When you have a song that grows into what “How You Remind Me” did, it really does take on a life of its own. I hear it now and it doesn’t feel like its mine. It belongs to the world. And the world has heard it so many times. If you were The Eagles, and you started with “Hotel California,” you can’t just sit there and be like, “This is mine!” It’s like, “No, that song belongs to everyone. You wrote it. You gave it to the world. The fans know every nuance of it. They know every aspect. When I hear [“How You Remind Me,”] I feel like I listen to it the same way anybody else does. I almost don’t think it’s me, to a certain extent.   

It’s just part of pop culture consciousness now, having become so ubiquitous. What do you think of the ways it’s been interpreted in the years since? There’s the Avril Lavigne versionit’s on Guitar Hero… in 2018 Saturday Night Live did a delightful parody where Melissa Villaseñor plays a character who is about to die and all she wants to do is sing along to “How You Remind Me” and everyone in the room joins in, because they realize it rocks…  

I’ve never seen the skit.  

What? 

Someone told me about it, and I was like, “Do I want to see it? Or do I not want to see this?” And they said, “No, no, it’s super positive.” But I still haven’t seen it.  

You have to see it! Part of the joke is that everyone knows the words to the song — and this is a joke that aired 17 years after the song came out. There are so few things that are like that, right?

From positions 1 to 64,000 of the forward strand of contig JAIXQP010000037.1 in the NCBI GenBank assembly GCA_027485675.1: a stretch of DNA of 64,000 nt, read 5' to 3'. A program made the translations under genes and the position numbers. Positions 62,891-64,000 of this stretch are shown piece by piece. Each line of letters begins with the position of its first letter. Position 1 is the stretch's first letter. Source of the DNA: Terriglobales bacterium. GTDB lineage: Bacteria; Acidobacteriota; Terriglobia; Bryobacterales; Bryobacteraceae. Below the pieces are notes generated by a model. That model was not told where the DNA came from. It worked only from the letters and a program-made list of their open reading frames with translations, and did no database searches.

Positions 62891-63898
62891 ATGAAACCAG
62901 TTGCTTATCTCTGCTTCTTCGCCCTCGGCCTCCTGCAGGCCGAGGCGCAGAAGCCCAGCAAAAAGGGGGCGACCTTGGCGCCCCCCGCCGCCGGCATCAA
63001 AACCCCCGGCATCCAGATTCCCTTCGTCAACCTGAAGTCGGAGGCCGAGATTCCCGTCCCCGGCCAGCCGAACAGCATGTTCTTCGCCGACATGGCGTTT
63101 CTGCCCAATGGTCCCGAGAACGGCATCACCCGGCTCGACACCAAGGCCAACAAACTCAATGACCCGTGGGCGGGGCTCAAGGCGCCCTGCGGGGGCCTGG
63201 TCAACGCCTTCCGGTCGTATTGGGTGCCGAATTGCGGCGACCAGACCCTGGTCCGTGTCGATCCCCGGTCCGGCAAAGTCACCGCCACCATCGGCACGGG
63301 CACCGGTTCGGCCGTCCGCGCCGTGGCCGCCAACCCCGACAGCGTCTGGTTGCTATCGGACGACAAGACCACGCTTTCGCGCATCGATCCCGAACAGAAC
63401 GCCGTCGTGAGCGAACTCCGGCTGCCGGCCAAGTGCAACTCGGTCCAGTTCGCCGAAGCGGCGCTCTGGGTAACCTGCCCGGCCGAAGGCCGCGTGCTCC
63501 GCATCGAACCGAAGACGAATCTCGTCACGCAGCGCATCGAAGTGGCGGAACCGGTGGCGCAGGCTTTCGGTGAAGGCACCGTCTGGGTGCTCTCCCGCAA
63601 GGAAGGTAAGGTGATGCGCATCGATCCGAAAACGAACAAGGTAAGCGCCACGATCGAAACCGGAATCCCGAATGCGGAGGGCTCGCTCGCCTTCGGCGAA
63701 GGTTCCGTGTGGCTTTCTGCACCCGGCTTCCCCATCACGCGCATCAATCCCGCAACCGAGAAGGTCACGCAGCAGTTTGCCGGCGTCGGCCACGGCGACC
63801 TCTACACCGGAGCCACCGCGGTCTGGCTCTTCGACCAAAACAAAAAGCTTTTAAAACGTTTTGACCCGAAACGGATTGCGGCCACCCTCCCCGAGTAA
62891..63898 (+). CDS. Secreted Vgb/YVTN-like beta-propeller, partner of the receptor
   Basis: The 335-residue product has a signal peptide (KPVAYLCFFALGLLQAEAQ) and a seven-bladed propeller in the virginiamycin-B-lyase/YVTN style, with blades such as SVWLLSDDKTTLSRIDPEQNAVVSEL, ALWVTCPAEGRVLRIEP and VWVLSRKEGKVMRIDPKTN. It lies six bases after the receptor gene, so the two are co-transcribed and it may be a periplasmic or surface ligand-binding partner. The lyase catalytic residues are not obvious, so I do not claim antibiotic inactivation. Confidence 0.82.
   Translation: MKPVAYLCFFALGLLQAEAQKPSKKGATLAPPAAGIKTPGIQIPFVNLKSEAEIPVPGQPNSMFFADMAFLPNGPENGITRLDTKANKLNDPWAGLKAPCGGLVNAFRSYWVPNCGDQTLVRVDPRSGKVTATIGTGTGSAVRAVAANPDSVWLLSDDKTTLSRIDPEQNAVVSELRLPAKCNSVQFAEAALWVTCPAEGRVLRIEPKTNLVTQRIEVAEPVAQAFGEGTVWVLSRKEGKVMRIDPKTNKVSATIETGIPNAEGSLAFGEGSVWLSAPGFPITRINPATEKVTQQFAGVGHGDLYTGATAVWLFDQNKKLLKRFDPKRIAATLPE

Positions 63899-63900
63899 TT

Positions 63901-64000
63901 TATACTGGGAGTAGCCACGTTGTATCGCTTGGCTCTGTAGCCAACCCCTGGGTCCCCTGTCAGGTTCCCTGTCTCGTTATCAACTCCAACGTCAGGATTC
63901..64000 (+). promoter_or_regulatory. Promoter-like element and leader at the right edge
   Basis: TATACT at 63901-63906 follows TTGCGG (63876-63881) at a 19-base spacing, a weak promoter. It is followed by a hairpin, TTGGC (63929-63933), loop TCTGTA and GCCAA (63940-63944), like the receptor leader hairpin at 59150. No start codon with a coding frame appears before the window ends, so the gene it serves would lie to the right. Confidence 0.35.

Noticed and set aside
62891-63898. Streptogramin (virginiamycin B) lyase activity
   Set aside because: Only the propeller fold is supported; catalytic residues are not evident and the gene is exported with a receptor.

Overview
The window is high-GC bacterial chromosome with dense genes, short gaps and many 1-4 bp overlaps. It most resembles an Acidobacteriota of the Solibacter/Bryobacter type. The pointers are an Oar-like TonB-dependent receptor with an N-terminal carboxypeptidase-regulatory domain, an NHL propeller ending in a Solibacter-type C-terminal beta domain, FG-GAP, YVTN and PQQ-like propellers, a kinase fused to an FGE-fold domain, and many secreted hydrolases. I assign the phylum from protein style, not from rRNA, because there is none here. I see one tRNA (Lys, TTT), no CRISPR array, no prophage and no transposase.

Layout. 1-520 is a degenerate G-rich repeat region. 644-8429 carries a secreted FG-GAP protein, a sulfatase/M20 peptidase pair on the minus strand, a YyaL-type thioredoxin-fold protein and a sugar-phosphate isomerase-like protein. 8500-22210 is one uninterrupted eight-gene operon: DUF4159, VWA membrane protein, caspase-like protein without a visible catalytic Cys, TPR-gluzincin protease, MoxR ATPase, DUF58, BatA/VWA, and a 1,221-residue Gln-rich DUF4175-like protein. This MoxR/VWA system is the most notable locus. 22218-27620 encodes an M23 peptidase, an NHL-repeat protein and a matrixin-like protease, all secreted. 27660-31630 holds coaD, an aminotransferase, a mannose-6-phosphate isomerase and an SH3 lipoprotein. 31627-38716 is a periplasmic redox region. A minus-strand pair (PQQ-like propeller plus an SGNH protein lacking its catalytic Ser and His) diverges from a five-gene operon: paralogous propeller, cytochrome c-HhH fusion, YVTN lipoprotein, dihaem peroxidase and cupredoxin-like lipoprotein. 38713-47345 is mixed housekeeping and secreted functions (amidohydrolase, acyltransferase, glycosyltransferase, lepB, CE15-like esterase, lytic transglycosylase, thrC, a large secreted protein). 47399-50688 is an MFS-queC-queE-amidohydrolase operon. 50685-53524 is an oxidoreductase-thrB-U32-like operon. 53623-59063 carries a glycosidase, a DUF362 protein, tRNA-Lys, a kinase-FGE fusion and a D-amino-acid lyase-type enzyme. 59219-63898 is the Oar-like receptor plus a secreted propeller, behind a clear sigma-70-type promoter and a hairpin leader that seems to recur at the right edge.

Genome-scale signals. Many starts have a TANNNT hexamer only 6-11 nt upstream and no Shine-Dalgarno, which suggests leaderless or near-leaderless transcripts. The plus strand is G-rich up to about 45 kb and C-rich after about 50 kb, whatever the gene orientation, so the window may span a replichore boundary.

Ha! When a song permeates into other pop culture, it takes on a life of its own. It really does. I’ve enjoyed every aspect of it. I think about “Call Me Maybe,” Carly Rae Jepsen, that song took on a life of its own. Everybody starts doing these videos. Celebrities sing it into their phones. Those videos are all going viral. It impacts every single part of everyday life.   And I’m just incredibly thankful to have had a song like “How You Remind Me” in my career, because I know so many people go their entire careers without having something like that. And so, to be lucky enough to write and record one of these things and have everybody in the world know the song, I just feel very fortunate.  

What do you make of the song’s continued legacy? Did you ever expect it to be something that, you know, hangs around two decades later?   

When you get those songs, it’s a great feeling. I want “Photograph,” I want “Rockstar,” I want “Burn It To The Ground,” I want all those songs to be as impactful as they can possibly be. I want people to enjoy those as long as people are going to be listening to music. I hope that music sticks around for as long as it possibly can. I’m associated with it. I don’t have children. This is as close as I can get to having a child, releasing these songs that mean a lot to me to the world.   

And as long as people keep karaoke-ing “How You Remind Me” and anything else we’ve put out, that also makes me very happy. You know, I’ve gone out with celebrities I thought would never know my music and they’re like, “Let’s go karaoke!” And I’m like, “Really? Why don’t we go hit a street corner and do some acting?” [Laughs.] Then I’m sitting in the corner of a karaoke bar as people are trying to drag me up to the stage and they’re just sitting there rocking “How Your Remind Me” into the microphone.  


Credit: Original article published here.